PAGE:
The Douglass Cater Society for Junior Fellows

Cater Society

The Douglass Cater Society for Junior Fellows held its annual Symposium in the Spring of 2012.

The Douglass Cater Society of Junior Fellows gives students the opportunity to receive competitive grants in order to support self-directed undergraduate research and scholarship anywhere in the world. This academic enrichment program strives to bring together the best and the brightest in what former Washington College President and founder Douglass Cater called “a companionship of learning.”

Membership in the Cater Society is offered to students with a GPA of 3.6 or higher and who achieve distinction among the college’s top scholars. Junior Fellows complete independent projects funded by the society and give short presentations about their experiences.

Over the course of this year, students have completed a variety of independent projects including an internship with the Center for International Policy in Washington, DC, Volunteer Projects in South Africa and Cambodia, the hand-printing and publishing of a volume of self-authored short stories, a research project on Human Trafficking in Peru, and a research internship on Biodiesel in Hawaii.

Natalie Butz '12

Natalie Butz ’12 explains her project, a self-authored collection of hand-printed and hand-bound short stories, to a passersby at the Symposium.

Libby Cater and Doug Carter '12

Libby Cater bestows honor cords upon Doug Carter ’12.

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The Galapagos: Islands in Danger

“The Cater society granted me money to participate in Washington College’s Environmental Studies summer course in Ecuador. The course gave me the chance to visit the Andes where I was able to stay in a Quichua village, a lodge within a polylepis forest in the Andes, go to the Tiputini Biodiversity Station in the rainforest, and, of course, to the Galapagos.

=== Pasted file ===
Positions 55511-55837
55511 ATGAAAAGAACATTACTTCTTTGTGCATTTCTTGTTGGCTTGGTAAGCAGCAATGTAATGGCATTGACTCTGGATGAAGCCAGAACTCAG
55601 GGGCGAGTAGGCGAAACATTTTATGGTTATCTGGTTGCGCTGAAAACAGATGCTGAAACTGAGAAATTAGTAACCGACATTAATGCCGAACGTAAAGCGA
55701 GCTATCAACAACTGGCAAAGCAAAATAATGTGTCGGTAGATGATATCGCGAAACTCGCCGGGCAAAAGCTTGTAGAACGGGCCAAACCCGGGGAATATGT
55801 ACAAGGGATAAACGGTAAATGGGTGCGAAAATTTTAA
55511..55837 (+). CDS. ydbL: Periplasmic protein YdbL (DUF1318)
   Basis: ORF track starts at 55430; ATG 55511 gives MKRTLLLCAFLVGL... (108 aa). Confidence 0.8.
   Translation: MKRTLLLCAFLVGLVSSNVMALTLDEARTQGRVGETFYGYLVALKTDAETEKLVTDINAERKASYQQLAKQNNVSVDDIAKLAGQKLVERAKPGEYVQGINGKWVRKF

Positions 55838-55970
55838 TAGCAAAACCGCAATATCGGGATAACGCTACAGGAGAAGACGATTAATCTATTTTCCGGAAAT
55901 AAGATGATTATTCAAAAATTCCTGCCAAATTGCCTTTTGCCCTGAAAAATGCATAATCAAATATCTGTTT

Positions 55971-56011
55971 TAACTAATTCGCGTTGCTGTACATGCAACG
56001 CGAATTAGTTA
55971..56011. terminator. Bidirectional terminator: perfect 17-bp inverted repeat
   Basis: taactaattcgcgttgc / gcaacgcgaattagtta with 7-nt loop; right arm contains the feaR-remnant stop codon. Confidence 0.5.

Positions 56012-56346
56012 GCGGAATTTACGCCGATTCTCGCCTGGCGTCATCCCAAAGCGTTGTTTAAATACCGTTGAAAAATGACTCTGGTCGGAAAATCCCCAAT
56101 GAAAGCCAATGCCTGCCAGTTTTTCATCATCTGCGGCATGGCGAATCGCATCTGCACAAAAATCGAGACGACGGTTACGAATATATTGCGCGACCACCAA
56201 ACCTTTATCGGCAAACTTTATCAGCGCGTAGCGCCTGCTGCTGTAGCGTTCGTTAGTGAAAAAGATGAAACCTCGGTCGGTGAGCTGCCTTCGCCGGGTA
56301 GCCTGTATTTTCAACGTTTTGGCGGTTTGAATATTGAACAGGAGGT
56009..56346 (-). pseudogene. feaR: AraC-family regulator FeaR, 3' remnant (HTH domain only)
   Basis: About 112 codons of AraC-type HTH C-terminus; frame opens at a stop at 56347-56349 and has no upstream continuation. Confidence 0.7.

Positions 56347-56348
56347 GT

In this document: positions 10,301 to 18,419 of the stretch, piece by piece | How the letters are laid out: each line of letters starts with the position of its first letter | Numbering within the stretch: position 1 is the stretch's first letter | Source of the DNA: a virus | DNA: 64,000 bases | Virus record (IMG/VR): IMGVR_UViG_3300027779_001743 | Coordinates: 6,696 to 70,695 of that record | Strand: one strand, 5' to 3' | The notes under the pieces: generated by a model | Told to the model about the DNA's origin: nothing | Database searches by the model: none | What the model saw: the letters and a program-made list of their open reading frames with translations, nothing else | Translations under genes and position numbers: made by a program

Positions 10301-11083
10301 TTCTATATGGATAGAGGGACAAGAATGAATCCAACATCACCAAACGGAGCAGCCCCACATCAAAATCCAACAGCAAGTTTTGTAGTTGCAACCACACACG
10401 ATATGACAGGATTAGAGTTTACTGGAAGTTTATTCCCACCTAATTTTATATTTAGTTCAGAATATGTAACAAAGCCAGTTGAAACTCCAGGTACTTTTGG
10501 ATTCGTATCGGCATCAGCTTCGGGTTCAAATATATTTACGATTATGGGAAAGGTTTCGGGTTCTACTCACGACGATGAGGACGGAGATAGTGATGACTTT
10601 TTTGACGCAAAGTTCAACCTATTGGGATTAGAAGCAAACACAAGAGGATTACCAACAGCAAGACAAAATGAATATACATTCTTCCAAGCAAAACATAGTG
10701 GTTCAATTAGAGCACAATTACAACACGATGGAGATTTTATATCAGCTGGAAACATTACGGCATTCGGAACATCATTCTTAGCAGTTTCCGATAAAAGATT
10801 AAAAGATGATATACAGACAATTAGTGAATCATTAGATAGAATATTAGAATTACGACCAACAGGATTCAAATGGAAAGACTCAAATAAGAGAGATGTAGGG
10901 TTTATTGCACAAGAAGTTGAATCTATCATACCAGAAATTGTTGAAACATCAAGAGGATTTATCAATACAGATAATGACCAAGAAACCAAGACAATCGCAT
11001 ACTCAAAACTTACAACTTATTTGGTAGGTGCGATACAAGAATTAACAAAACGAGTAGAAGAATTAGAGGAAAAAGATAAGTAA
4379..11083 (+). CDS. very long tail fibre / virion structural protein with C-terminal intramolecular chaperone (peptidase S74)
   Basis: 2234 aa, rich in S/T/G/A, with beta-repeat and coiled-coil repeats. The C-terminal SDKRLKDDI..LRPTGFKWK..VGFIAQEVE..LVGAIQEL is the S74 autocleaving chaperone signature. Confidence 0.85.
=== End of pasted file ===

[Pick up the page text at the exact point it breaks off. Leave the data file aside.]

My project focused on the plight of the fauna living on the Galapagos Islands and how the native animals have suffered due to the large influx of human residents, tourists, and invasive species to the archipelago. I was able to gather information from the library at the Charles Darwin Research station, from the guides from the tour boat I was on, and from guest speakers who lectured to our small class. Günther Reck, a previous director of the Charles Darwin Research Station, served as one of our professors and provided me with a wealth of knowledge.”

– Katelyn Laury ’12

Emily Hall '14, Kim Pittman '12, Amy Shaw '12, and Brittni Landgraf '14

Emily Hall ’14, Kim Pittman ’12, Amy Shaw ’12, and Brittni Landgraf ’14.

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Junior Fellows

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Class of 2012:

Bethany Ackerman, Courtney Burton, Natalie Butz, Douglas Carter, Emily Clewer, Lindsay Dodd, Michael Drake, Matt Eglseder, Ann Eickelberg, Beverly Frimpong, Kristina Gavin, Sarah Hartge, James Hetzel, Antoine Jordan, Laura Kennedy, Katelyn Laury, Meghan Lepley, Virginia Long, Katie Manion, Stacey Massuda, Kendall Mulligan, Kelsey Newborn, Catherine Petrick, Morgan Phillips, Kimberly Pittman, Amanda Pruzinsky, Leah Sbriscia, Jesse Schaefer, James Schelberg, Amy Shaw, Kristine Sloan, Veronica Spolarich, Caroline Stanley, Jordan Tryhubenko, Erica Walburg, Charles Weisenberger, Ayami Yoshino.

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Class of 2013:

Ryan Bankert, Carolyn Bevans, Sarah Douglass, Gary Fenstamaker, Sophia Gassman, Allison Kvien, Molly Leach, Tim Marcin, Sarah Masker, Ashley McAvoy, Parker McIntosh, Nicole Musho, Eshan Patel, Mariah Perkins, Devin Reilly, Marissa Restaino, Aaron Selestok, Dylan Stewart, Kathy Thornton, Nick Tremper, Amanda Venable, Megan Willis.

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Class of 2014:

Stacie Bosley, Andrea Clarke, Jimmy Comotto, Katie Despeaux, John Eisengrein, Samantha Gross, Emily Hall, Rebecca Hull, Brittni Landgraf, Megan McCurdy, Carly Ogren, Jeffery Sullivan, Rebecca Sussman, Kimberly Uslin, Katherine Wares, Brittany Weaver.

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Class of 2015:

Maria Rose Hynson